An Introduction: Seini Pifeleti and the Master of Teaching & Educational Leadership
Kia ora! My name is Seini and I am the Programme Coordinator for the Master of Teaching and Education Leadership here at The Mind Lab in Auckland. At the heart of our programme is the endeavour to support and develop transformational teachers who will be change-makers in the education system, who will use their skill and passion to tackle the very real educational inequities that exist in New Zealand.
He aha te mea nui o te ao? He tangata, he tangata, he tangata. Ohhh, it is the people. And I think that the people on this programme are pretty darn special. From the participants and their students to the programme staff and our partners at Ako Mātātupu, everyone has a story to tell and there is so much value in sharing these stories. Sharing is an action that supports increased understanding; the more we understand, the more informed our decisions are and the more directly these decisions meet our needs. I wanted to start posting here in order to share stories, to increase the understanding that we have of one another, of our programme, our participants and their students. So I’ll start things off by sharing a little about myself.
I am part-Tongan, part-Pākehā but I was raised in a very Pākehā family, in a very Pākehā community. My links to my Pasifika roots are not strong and this has been a source of discomfort for me in the past, particularly when I was younger as I didn’t engage with or understand the culture that my appearance suggested I ought to. Embracing my background and my own sense of self is a journey that will continue for the rest of my life.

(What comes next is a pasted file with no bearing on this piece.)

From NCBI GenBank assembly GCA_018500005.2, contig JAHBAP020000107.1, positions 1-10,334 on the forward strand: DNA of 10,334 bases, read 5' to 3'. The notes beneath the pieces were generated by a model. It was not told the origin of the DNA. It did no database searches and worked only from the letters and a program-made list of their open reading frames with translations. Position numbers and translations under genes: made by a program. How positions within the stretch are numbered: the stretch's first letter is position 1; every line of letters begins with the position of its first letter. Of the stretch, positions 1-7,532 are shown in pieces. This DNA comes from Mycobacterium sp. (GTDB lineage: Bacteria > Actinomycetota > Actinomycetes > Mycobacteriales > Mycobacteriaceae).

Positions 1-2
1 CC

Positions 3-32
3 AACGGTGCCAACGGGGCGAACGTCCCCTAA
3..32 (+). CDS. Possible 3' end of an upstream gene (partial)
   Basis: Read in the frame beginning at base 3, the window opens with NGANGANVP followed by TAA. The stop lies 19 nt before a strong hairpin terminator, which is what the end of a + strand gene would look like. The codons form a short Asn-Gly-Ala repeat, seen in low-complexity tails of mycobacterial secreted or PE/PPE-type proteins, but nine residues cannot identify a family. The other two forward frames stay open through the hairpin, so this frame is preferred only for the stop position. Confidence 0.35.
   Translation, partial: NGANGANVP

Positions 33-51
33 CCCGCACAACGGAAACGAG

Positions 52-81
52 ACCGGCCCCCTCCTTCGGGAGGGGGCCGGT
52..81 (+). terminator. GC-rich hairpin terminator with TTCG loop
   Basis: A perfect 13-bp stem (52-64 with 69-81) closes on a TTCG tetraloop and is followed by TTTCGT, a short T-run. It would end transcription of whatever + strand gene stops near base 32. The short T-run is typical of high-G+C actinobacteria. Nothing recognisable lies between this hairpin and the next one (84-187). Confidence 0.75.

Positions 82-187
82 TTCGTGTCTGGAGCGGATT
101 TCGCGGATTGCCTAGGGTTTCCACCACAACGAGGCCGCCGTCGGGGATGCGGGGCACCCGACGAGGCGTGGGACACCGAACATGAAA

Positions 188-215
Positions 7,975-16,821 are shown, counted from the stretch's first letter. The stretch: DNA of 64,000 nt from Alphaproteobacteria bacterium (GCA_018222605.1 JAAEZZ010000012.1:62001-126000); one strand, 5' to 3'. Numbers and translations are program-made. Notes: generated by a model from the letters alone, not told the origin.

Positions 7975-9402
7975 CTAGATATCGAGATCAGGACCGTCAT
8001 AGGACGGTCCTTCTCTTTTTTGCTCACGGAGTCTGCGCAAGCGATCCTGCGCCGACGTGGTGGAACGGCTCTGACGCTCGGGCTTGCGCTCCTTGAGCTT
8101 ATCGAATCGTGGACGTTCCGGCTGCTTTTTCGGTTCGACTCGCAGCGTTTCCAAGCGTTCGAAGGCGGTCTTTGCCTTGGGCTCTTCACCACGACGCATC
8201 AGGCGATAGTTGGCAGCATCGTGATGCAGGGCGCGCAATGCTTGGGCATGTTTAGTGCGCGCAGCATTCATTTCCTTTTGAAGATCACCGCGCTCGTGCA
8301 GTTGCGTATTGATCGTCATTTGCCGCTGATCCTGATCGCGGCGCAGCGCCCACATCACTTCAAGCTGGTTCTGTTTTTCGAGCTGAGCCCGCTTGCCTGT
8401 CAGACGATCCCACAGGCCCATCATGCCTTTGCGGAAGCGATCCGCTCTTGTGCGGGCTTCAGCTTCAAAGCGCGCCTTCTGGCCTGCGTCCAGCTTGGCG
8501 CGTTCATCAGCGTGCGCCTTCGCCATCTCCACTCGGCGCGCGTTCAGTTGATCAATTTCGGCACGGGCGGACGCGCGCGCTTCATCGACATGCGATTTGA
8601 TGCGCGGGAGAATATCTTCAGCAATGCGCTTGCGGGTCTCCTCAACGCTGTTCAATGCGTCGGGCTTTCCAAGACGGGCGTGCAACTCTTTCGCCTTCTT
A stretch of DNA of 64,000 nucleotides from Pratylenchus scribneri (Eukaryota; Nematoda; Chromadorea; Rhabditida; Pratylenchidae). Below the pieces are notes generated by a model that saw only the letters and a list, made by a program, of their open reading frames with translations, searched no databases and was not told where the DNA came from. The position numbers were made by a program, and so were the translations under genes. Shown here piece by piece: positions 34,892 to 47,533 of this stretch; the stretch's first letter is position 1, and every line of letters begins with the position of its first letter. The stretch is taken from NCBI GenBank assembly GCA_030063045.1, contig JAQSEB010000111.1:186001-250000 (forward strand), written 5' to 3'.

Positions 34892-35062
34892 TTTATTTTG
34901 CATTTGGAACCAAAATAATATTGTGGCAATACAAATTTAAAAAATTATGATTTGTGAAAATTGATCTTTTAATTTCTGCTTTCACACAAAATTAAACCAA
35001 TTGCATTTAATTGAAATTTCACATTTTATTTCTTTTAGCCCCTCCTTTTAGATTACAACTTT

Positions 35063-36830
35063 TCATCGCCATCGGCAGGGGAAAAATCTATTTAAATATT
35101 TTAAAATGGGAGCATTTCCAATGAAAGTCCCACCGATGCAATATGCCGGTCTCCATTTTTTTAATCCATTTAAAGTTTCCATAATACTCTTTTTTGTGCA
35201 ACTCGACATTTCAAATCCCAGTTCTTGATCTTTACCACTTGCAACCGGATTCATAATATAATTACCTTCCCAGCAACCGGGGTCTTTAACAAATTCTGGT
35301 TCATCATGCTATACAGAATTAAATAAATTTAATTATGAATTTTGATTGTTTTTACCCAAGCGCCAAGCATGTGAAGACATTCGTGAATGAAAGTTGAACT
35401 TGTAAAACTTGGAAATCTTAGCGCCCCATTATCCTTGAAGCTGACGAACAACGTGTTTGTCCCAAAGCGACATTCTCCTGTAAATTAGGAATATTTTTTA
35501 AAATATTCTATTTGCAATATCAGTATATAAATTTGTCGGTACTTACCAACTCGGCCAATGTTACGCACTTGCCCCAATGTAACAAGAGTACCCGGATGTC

In a scholastic sense, I am a product of the NZ education system (1992 to 2004). I was heavily supported by my family to achieve highly at school; I was expected to respect my teachers, do the work I was set and learn the things I was told to learn. I enjoyed homework (and we got a fair bit of it, from memory) and there was always help at home, if I needed it. I played sport, learned a language, played an instrument and took part in school plays. Long story short, the system worked for me. As a child/pre-teen/teen, I was peripherally aware of my classmates who had different experiences and for whom school was perhaps more a way of passing time than an experiential tool, but I did not understand the why/who/how of it all. As an adult, it seems that I have been two steps removed from the imbalances in our classrooms and indeed, our society. I will admit that it is too easy to ignore problems that you do not recognise as your own. So why the change of heart? For me, it started with this role and simply acknowledging that tackling educational inequity sounded like a pretty solid effort to get behind. I have worked in large organisations with grand intentions, where missions and goals and people got… lost. I relished the idea of working for a smaller organisation where the hope is that intentions are constantly brought into focus and that people are seen. I felt that I would have the chance to make a real difference by supporting a worthwhile programme and a group of transformational people.
I have had the opportunity to speak with my colleagues, the team from Ako Mātātupu and participants in the MTEL programme and it has been these conversations that have forced me to consider the issue of educational inequality in our country more closely. It has been a personal journey to examine a system that I felt successful in and acknowledge that it is not fit for purpose for all learners, that it is failing to engage many of our young people. If I follow my previous logic regarding understanding, is this what is missing – that if our teachers understand their students more deeply, they will be able to make more informed decisions in their classrooms that will meet the needs of these students more closely? As someone who isn’t a teacher, I hasten to add that I don’t deem this an easy feat; my point is more that we need some really special people in these teaching roles who can authentically share with their students and encourage the same in return. Thus grows the understanding, the facilitation of positive change and the success that all students are capable of achieving. Enter the participants on the MTEL programme.
But wait, what is success? Keep your eyes peeled for my next post…